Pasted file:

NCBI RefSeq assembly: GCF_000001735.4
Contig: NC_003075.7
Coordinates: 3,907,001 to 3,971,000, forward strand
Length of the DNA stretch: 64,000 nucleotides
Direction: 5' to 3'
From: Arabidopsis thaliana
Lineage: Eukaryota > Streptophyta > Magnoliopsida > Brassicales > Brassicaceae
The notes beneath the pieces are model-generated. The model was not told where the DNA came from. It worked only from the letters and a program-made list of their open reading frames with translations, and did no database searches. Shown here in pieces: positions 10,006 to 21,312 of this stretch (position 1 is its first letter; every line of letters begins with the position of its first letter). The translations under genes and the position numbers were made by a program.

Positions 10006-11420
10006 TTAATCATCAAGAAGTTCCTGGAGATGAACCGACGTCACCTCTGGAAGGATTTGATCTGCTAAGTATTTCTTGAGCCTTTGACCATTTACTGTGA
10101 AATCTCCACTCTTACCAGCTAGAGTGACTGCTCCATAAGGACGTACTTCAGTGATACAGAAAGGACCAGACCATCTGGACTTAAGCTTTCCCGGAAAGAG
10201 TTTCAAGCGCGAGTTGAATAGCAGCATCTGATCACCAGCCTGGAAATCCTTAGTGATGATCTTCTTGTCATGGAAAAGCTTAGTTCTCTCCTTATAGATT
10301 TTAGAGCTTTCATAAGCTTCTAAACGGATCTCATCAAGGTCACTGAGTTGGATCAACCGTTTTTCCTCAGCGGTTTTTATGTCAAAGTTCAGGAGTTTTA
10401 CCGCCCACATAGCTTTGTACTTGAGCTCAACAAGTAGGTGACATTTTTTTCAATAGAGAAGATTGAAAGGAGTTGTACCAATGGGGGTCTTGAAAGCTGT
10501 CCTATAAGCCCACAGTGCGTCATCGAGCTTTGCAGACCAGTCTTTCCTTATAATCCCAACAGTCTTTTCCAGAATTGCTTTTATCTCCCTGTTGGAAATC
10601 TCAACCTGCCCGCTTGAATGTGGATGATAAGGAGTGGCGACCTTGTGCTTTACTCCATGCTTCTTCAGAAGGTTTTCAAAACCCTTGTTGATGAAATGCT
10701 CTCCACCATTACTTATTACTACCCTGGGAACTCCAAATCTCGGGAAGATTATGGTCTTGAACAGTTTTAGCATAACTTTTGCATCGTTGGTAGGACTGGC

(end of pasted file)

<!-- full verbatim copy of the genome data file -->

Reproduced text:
NCBI RefSeq assembly: GCF_000001735.4
Contig: NC_003075.7
Coordinates: 3,907,001 to 3,971,000, forward strand
Length of the DNA stretch: 64,000 nucleotides
Direction: 5' to 3'
From: Arabidopsis thaliana
Lineage: Eukaryota > Streptophyta > Magnoliopsida > Brassicales > Brassicaceae
The notes beneath the pieces are model-generated. The model was not told where the DNA came from. It worked only from the letters and a program-made list of their open reading frames with translations, and did no database searches. Shown here in pieces: positions 10,006 to 21,312 of this stretch (position 1 is its first letter; every line of letters begins with the position of its first letter). The translations under genes and the position numbers were made by a program.

Positions 10006-11420
10006 TTAATCATCAAGAAGTTCCTGGAGATGAACCGACGTCACCTCTGGAAGGATTTGATCTGCTAAGTATTTCTTGAGCCTTTGACCATTTACTGTGA
10101 AATCTCCACTCTTACCAGCTAGAGTGACTGCTCCATAAGGACGTACTTCAGTGATACAGAAAGGACCAGACCATCTGGACTTAAGCTTTCCCGGAAAGAG
10201 TTTCAAGCGCGAGTTGAATAGCAGCATCTGATCACCAGCCTGGAAATCCTTAGTGATGATCTTCTTGTCATGGAAAAGCTTAGTTCTCTCCTTATAGATT
10301 TTAGAGCTTTCATAAGCTTCTAAACGGATCTCATCAAGGTCACTGAGTTGGATCAACCGTTTTTCCTCAGCGGTTTTTATGTCAAAGTTCAGGAGTTTTA
10401 CCGCCCACATAGCTTTGTACTTGAGCTCAACAAGTAGGTGACATTTTTTTCAATAGAGAAGATTGAAAGGAGTTGTACCAATGGGGGTCTTGAAAGCTGT
10501 CCTATAAGCCCACAGTGCGTCATCGAGCTTTGCAGACCAGTCTTTCCTTATAATCCCAACAGTCTTTTCCAGAATTGCTTTTATCTCCCTGTTGGAAATC
10601 TCAACCTGCCCGCTTGAATGTGGATGATAAGGAGTGGCGACCTTGTGCTTTACTCCATGCTTCTTCAGAAGGTTTTCAAAACCCTTGTTGATGAAATGCT
10701 CTCCACCATTACTTATTACTACCCTGGGAACTCCAAATCTCGGGAAGATTATGGTCTTGAACAGTTTTAGCATAACTTTTGCATCGTTGGTAGGACTGGC